The United States and its citizens are constantly under the threat of attack from organizations and individuals committed to destroying this great nation. These threats may be the result of military conflicts with other nation states or may come from international or domestic terrorists, any of which could include the potential for chemical, biological, radiological, nuclear or explosive (CBRNE) attacks on American soil. In order to preserve this country and protect its citizens, a vast army of homeland security professionals must continuously monitor world and domestic activity.
Since the attacks on September 11, 2001, the United States has been actively engaged in the war on terrorism. With the recognition that the country is vulnerable to attacks from any nation or organization on the planet, the U.S. government has changed its defensive posture from a wait and react system, to one of aggressive interdiction. The nation now has policies in place that seek to identify and eliminate threats before they fully manifest.
This pro-active policy has energized public and private organizations throughout the country. While the majority of threats to the American public have been identified, there are always newfound methods to injure the country. To counter these emerging threats, homeland security professionals work at all levels of society to collect information about potential threats, develop effective safeguards, and alert law enforcement or counter-terrorism agencies.
Homeland Security at the Federal State and Local Levels
Federal - The federal government’s law enforcement, military and intelligence organizations provide many of the guidelines and policies that govern homeland security operations at the state and local level. Using a variety of programs like the National Incident Management System, which standardizes the operational procedures of local and state agencies in response to a disaster or terrorist incident, and the Homeland Security Exercise and Evaluation Programs, which is a federal template for training exercises, federal-level homeland security helps ensure that government at all levels works in a coordinated fashion.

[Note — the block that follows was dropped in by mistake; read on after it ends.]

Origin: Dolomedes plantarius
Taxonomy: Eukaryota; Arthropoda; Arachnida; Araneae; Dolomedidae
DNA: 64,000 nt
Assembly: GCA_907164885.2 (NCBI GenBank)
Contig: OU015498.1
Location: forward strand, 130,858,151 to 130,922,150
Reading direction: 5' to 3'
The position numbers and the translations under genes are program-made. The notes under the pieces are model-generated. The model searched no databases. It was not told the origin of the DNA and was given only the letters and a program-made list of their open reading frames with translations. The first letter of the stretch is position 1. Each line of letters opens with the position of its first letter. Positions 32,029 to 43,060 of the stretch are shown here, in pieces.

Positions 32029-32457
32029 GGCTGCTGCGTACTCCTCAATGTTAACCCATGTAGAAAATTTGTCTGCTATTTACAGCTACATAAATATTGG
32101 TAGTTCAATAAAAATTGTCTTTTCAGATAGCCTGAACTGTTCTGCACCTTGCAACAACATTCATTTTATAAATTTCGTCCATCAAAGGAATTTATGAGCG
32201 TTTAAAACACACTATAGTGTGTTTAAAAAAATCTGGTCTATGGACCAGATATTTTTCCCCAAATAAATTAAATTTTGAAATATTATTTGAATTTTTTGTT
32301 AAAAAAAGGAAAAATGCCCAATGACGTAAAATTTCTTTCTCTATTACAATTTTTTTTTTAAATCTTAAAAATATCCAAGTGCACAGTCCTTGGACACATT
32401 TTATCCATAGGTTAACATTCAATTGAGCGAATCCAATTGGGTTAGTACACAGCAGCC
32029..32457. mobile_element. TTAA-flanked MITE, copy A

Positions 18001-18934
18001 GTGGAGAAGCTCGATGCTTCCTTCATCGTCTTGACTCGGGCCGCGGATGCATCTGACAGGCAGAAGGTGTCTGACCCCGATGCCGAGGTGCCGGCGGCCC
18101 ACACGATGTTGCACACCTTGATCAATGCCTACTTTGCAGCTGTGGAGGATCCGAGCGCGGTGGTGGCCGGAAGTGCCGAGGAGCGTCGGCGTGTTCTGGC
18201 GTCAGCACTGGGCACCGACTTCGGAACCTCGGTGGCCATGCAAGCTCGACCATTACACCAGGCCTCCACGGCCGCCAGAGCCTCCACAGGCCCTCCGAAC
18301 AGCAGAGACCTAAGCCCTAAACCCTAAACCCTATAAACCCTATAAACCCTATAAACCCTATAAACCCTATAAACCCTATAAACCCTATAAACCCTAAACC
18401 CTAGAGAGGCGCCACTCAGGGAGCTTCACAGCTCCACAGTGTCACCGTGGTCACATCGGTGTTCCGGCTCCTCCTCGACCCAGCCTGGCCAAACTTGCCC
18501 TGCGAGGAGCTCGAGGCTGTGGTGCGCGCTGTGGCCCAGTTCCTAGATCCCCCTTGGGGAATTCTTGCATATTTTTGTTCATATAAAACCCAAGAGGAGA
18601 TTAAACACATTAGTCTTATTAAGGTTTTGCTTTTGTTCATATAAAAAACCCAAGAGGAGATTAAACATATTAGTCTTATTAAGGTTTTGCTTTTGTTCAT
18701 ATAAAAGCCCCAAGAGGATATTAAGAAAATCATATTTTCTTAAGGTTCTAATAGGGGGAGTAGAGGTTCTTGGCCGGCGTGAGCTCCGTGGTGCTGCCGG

State - At the state level, homeland security agencies and professionals adopt federal policies and crises models and adapt them to their particular state’s needs. One of the most critical issues for many of these states is the federal homeland security funds they receive. A key metric for this is, of course, the number of state residents. Populous states with major metropolitan hubs receive considerably more money from the federal government to develop and implement homeland security strategies. Since 2001, almost $40 billion in homeland security grants has been dispersed to state and local agencies.
Local - While the majority of U.S. cities do not require robust counter-terrorism measures, major cities have mimicked the federal government’s pro-active policies. The government has also recognized that cities like New York, Los Angeles and Boston, which have already been the targets of terrorist attacks, are still the most high profile and likely targets. In order to counter these threats, the U.S. government has provided considerable funding, training, and equipment to the homeland security agencies of these high profile cities. Under the Urban Areas Security Initiative, the following cities have received considerable funding for homeland security programs:
- New York City $1.4 billion
- Los Angeles $644 million
- Washington D.C. $568 million
- Chicago $478 million
- San Francisco $359 million
Private Sector - While saving American lives is the most important metric for the success of homeland security initiatives, the effect of terrorist incidents on U.S. businesses cannot be underestimated. Many private corporations provide critical services in transportation, utilities and defense projects that require strong security planning. Homeland security professionals in the private sector provide expertise on a range of issues critical to these companies, including cyber security and business continuity planning.